I am a long-time fan of this podcast and I was upset and disappointed with one of Mona’s comments.  After Jay proclaims (to Mona’s agreement) that he’s just looking for a candidate who meets the minimum basic requirements in order to avert a disaster of epic proportions for the country, Mona dismisses Gary Johnson with “he’s a goofball and a pothead, ha ha.”  Really?  He governed New Mexico stably, he talks more about reducing the deficit and decreasing the regulatory state more than any of the Republican candidates did, and he emphasizes restoring constitutional order and curtailing executive overreach.  He is at 10% in the polls and could probably climb substantially with just a little support from those with conservative bonafides; by the way, the group most likely to be motivated to vote third party are young people, and he is tailor-made to appeal to them.  So, Jay and Mona, is there really a national crisis and we need to rally around any viable alternative to two major-party candidates who want authoritarianism, or not?  If there is some serious show-stopper about Gary Johnson that makes him as disqualified as Clinton/Trump to you, then please tell us.  Right now it seems like you’re willing to let the country be destroyed because you don’t want to vote for a guy who’s awkward and occasionally smokes pot.

    • #11
  12. M. Brandon Godbey Member
    M. Brandon Godbey
    @Brandon

    Far North Professor: Right now it seems like [Mona’s] willing to let the country be destroyed because you don’t want to vote for a guy who’s awkward and occasionally smokes pot.

    A reasonable statement deserves a reasonable rebuttal.

    • #12
  13. Hydrogia Inactive
    Hydrogia
    @Hydrogia

    filmklassic    “two reasons for that”………….

    People who are very concerned and effected by the immigration issues are not auto-bigots, however there are a lot of racial cowards around who can be easily rolled over. A blunt acknowledgement and confrontation of the fifth column in the fourth estate and the debt scams and the carbon scams and the lost wars and Obamacare, etc etc etc, is very refreshing, compelling, conservative to the core and long overdue. Any of the other contenders had the choice of playing along or taking on these huge problems which are very real on the ground. Either you believe in these things, or you don’t, in which case you are not a conservative. If your personal dislike of the standard bearer cancels your principles, then how deep are your convictions? “Hillary” by herself is certainly a monumental factor to be considered, you shrug her royal lowness off with remarkable ease.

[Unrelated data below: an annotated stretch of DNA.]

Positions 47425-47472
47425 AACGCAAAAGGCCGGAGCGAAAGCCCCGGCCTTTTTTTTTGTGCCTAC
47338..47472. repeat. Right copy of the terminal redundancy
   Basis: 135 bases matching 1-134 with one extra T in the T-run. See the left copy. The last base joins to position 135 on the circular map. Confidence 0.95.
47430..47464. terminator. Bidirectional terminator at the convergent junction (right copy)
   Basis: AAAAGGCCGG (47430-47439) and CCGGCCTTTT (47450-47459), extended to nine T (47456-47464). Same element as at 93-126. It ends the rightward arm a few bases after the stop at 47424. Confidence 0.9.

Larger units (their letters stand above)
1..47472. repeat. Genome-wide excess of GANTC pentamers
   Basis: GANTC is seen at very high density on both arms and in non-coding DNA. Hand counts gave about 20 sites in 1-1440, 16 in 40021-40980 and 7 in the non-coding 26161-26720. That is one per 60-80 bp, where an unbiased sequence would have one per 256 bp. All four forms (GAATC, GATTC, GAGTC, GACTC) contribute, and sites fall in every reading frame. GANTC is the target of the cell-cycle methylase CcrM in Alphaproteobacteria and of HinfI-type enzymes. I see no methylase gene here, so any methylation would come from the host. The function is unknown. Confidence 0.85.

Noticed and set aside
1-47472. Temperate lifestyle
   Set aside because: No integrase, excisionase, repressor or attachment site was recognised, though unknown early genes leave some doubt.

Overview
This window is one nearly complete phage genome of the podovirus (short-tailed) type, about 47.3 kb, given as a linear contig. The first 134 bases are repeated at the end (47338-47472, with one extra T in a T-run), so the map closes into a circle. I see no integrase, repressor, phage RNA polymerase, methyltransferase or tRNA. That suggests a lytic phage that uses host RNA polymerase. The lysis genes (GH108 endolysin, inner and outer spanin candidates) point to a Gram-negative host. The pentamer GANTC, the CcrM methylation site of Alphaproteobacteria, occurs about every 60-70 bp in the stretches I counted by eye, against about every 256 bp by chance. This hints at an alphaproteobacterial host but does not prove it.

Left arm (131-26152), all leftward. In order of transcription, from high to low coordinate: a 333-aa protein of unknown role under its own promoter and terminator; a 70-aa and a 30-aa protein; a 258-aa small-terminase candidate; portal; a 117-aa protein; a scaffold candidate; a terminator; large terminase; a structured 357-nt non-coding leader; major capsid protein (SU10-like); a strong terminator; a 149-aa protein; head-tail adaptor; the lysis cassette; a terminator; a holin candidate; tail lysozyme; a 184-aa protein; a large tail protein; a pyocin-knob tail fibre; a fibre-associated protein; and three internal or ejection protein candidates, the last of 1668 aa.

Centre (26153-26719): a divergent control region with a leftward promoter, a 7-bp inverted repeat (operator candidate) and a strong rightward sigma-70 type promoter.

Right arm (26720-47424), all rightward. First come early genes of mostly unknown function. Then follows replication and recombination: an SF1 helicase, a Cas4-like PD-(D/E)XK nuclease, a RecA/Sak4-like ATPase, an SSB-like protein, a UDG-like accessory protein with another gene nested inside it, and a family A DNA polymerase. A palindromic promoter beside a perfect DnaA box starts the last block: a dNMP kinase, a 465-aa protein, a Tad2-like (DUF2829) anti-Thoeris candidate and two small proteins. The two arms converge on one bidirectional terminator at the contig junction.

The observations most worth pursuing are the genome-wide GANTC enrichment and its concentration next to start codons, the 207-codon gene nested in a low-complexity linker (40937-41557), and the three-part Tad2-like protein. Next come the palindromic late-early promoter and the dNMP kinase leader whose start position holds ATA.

• #13
  14. Mona Charen Contributor
    Mona Charen
    @MonaCharen

    Far North Professor and M. Brandon Godbey, you’re right. I will take another look at Johnson. The fact that he only gave up smoking pot 6 weeks ago (or so) gave me extreme pause. Is it likely that a 63 year old man who has been smoking pot for his entire adult life (or longer) is going to give it up? His views on foreign and defense policy are also worrying. Still, when you consider the alternatives, it’s worth a closer look.

    • #14
  15. Fred Cole Inactive
    Fred Cole
    @FredCole

    Mona, a  couple of things:

    1. Johnson’s preferred method of pot consumption is brownies. (Gluten free, because of his Celiac disease.)
    2. If you consider that the man doesn’t drink, responsible pot consumption is a reasonable substitute, is it not?  If a guy prefers marijuana to an occasional glass of wine, is it something to get hung up on?
    3. If he is able to consume marijuana and still accomplish the things that he has (successful businessman, two-term governor, athlete, summiting Everest), even if he doesn’t give it up, is that really a problem?